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I had a dream...



I received the following question from a reader....

“How does a liberal Christian who "will defend to the death the right of every human being to find and follow their own path to the divine" reconcile himself to Jesus' own words: "I am the way, the truth, and the life: no man cometh unto the Father, but by me" (John 14:6)? Sounds like Jesus was one of those narrow-minded bigots you have so little tolerance for.”

I am going to answer your very valid question by paraphrasing the quote from the Gospel of John into the language of my spiritual life.  I don’t pretend that his is a translation since I am not a scholar and certainly don’t speak either Greek or Aramaic.  The purpose of this rendering into contemporary language is to make clear what, for me, was the spiritual intent of the original words of Jesus which we will never know for sure.  The Gospels were written long after the events and were written by believers to convert and instruct First Century people—a people who had considerably different world views and experiences from us 21st Century people with our media, science, politics and issues.

“I am the inner work.  Inner work is the essence of truth and the essential life.  No human being comes to the divine but by doing this work.”

So no I don’t think Jesus was “..one of those narrow minded bigots.”  But many of his followers are.  Jesus, for me, is a human being who successfully completed a task that we were born to do and then tried to reform the Judaism of his day to enable others to do the same.  Unfortunately, his teachings got caught up in the politics of the Empire who saw him as a threat to thier power. Thus the crucifixion—the death Rome reserved for political prisoners.  What happened next?  We don’t know for sure.  Conservative and fundamentalist Christians who read the Gospels as literal truth believe that his body rose from the dead.  Isn’t that the very ancient and pervasive Mediterranean myth of the male resurrected god that you find in Osiris, Mithra, and the Elusinian mysteries imposed on the death of the Jewish prophet to make it believable to the pagan world and thus easier for them to convert?  That is one way First Century people could make sense out of what happened.  His followers saw him after he died.  The only way they could understand that vision was he had raised his body from the grave.  OK, so this is what I believe on this day in 2005.  I am still on the search.  I believe that Jesus had done the human work so successfully that he had grown a soul so powerful that it could transcend death and he chose to reveal that “spiritual body” to his followers. Does this make him divine?  I think so.  The first to see him were the women—so much for the all male apostles.   It was his intent to show us all human beings can succeed in this work regardless of race, class, gender, religion or politics.  He left no directions.  We have to figure it out for ourselves.  We have filled in the blanks with dogmas, creeds, rituals and theologies that all seem to miss the mark.  The mystery of Christianity is inner work.  It is also the essence of Buddhism, Islam, Hinduism, Taoism, Paganism etc.  “The way that can be named is not the real way.”  Lao Tzu.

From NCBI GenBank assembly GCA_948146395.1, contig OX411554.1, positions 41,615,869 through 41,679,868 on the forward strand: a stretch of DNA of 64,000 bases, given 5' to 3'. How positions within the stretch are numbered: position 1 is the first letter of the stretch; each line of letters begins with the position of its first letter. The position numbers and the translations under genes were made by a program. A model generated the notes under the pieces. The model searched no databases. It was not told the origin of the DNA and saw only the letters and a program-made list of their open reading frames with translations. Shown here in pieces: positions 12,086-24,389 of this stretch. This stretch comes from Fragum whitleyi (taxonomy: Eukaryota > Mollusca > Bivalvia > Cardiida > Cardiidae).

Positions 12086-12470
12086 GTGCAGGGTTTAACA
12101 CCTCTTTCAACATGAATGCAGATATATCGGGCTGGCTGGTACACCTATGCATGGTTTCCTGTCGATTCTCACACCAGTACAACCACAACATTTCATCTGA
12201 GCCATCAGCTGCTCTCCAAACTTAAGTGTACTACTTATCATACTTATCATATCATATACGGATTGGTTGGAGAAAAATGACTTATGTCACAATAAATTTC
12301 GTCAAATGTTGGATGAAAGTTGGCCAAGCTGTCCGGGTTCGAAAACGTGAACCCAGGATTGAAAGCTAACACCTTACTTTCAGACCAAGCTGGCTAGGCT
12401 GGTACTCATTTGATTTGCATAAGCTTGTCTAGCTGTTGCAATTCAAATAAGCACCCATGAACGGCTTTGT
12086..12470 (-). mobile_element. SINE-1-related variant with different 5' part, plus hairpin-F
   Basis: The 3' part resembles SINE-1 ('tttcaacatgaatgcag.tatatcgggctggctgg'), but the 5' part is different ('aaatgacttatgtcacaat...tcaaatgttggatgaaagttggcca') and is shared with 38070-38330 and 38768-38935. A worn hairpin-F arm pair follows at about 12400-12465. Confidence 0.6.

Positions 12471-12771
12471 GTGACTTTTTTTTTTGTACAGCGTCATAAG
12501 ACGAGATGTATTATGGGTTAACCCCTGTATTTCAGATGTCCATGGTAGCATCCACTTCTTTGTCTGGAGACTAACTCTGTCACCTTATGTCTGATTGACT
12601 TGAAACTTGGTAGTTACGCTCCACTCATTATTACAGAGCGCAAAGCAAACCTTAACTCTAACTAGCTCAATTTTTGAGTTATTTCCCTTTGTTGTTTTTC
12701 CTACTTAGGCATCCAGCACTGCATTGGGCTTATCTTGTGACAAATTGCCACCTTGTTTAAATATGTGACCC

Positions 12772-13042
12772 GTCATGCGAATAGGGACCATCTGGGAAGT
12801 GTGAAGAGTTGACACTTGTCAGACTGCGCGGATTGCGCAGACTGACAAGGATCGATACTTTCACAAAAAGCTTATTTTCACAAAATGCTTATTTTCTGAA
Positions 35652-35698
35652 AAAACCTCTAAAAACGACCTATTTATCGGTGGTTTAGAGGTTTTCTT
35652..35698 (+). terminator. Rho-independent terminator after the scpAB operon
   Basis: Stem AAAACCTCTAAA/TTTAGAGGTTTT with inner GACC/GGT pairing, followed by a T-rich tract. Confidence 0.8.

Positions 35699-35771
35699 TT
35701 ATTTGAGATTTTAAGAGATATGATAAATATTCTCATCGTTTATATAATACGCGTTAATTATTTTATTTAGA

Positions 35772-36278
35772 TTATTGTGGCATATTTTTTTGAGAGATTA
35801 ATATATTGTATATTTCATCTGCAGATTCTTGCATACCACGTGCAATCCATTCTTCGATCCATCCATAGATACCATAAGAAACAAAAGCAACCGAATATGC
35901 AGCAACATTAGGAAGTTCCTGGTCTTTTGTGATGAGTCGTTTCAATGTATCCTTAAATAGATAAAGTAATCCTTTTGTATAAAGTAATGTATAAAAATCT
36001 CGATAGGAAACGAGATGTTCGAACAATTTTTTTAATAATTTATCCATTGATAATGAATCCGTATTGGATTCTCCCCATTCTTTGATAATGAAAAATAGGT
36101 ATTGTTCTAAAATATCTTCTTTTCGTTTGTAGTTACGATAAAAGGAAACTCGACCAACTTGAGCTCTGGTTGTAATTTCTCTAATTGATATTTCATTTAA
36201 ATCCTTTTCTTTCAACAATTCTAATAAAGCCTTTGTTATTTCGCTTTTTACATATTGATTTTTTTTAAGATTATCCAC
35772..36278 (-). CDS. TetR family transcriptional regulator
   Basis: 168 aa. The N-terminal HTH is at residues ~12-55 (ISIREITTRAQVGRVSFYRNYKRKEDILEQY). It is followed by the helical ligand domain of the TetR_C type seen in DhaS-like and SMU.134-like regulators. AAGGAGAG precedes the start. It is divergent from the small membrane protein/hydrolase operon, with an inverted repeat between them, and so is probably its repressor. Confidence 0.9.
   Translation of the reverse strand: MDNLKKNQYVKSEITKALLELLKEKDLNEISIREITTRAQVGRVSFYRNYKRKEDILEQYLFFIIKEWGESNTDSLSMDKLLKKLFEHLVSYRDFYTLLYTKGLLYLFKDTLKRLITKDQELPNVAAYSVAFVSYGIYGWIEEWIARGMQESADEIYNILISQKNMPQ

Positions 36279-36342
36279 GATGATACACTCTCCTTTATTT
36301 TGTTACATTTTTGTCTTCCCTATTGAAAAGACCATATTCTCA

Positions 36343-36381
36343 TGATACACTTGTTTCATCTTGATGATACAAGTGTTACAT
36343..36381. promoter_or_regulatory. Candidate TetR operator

I am going to end this by sharing with you an experience that up till now I haven’t shared very often.  But I think it is a clue to the mystery.  My partner of many years died of HIV in 1993.  We had a very deep and powerful relationship on many levels.  After his death, I had several dreams where he would come to visit me.  In these dreams, I would “wake up” and John would be there.  We would sit on the edge of the bed and talk.  Then he would leave and I would go back to sleep and then “wake up” to the real world in the morning.  In these dreams, his body would be shimmering atoms of multicolored light—incredibly beautiful.  He would never let me touch him.  In one dream, there was a door in the wall behind my loft. In the real world, there is no door in that wall.  John stood and started to walk through the door and I stood to follow him. He turned and said, “Curran, you can’t follow me through this door.”  I went back to bed, back to sleep and then woke up in the morning wondering what it all meant.  Of course, I could make all sorts of wild claims but I choose not to.  They were just dreams.  And dreams are a mystery.  Spirituality is a mystery.  Christianity is a mystery.  But on the basis of these dreams, I believe that something of John transcended his death and could still speak to me.  And I couldn’t help but think that if Jesus’ followers had had similar experiences, they would have said “He Lives.”  

So does this mean it was all just a dream?








Posted: April 2, 2005 

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